Try looking back through your life and following a chain of benevolence that led to something significant. Perhaps you wouldn't have your current job without the recommendation of a kind acquaintance; maybe you wouldn't have met your partner if not for the matchmaking savvy of your former co-worker; or maybe you wouldn't have found a cure for your ailment if not for a doctor committed to researching every possible remedy. When you look closely at the events in your life, you will notice countless acts of benevolence that led to the good things you cherish.
A comparative religions scholar named Frederic Streng once wrote that gratitude comes as people realize that they are connected to one another "in a mysterious and miraculous way" and sense that much of the good that comes to them occurs because of this connection. It sounds abstract until you begin counting the many small, benevolent acts that have so often come together, almost invisibly, to bring you the gifts of a lifetime.
In difficult times especially, pause to notice the small moments that give you a genuine sense of joy and relief.
If journaling them at the end of the day isn't working for you, gratitude can always be practiced in the actual moment the experience is happening. It might be a sense of reconnection during a long phone call with an old friend, the way a TikTok video makes you snort with laughter, or the unfettered joy your cat expresses as you pet him behind his ear. Sometimes these are the gifts that get you through the day. When you notice these moments, pause and savor them with gratitude right then and there.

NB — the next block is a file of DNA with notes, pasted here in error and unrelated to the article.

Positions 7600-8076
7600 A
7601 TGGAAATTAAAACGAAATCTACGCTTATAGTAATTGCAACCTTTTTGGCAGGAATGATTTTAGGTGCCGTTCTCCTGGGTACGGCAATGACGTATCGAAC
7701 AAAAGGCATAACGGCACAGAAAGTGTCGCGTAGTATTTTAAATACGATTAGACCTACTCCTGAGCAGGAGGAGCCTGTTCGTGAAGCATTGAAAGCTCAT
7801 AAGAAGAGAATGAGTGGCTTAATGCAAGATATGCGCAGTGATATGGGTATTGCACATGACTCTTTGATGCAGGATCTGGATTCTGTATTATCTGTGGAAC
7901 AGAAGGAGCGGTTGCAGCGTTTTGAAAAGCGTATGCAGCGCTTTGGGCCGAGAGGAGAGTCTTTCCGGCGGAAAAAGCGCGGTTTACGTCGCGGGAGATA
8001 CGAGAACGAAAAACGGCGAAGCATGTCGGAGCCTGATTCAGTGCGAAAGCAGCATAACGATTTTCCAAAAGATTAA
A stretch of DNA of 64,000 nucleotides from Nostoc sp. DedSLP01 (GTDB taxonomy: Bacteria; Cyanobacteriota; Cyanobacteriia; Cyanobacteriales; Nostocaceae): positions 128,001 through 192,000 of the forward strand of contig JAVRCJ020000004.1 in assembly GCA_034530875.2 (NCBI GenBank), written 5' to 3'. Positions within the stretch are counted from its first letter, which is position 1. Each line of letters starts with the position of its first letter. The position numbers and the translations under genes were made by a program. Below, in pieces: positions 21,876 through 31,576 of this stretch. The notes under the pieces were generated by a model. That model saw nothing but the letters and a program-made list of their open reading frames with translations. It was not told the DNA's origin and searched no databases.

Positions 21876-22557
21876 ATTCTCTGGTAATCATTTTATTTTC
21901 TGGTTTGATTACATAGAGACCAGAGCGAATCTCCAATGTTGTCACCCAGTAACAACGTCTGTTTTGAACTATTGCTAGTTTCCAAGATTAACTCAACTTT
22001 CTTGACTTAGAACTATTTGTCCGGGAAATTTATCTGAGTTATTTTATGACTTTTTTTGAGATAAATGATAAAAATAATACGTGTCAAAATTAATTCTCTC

During hard times, it is often challenging to focus on the positive. And when forced, positivity and gratitude only seem to highlight the negative aspects you are trying not to concentrate on. But if you choose to observe as your day unfolds—rather than force a thankful heart onto your day—you will discover that you can feel grateful without trying. All that is required is an open mind and an open heart.
A wise 18th-century Frenchman named Jean Massieu described gratitude as "the memory of the heart," which means that all you need to do is tune in to experience it. Look up, breathe, and take in the life around you. The more you remember to look, the more you will notice and become grateful again for the benevolence that surrounds you.
Charles Garfield, Ph.D., is a psychologist, professor, and the author of twelve books including Our Wisdom Years: Growing Older with Joy, Fulfillment, Resilience, and No Regrets. A clinical professor of psychology in the Department of Psychiatry at the University of California School of Medicine at San Francisco (UCSF) for nearly four decades and a fellow of the American Psychological Association, he is currently a research scholar at the Starr King School for the Ministry at the Graduate Theological Union in Berkeley. He has also been recognized internationally as the founder of Shanti Project, a widely acclaimed AIDS and cancer service organization.
For more than forty years, he has pioneered the development of healthcare and social service-oriented volunteer organizations in a wide variety of settings. He has lectured widely, addressing audiences that include a Clinton White House conference, the U.S. Olympic Committee and Head Coaches of Olympic sports, and the leadership of Oklahoma City following the bombing of that city’s federal building.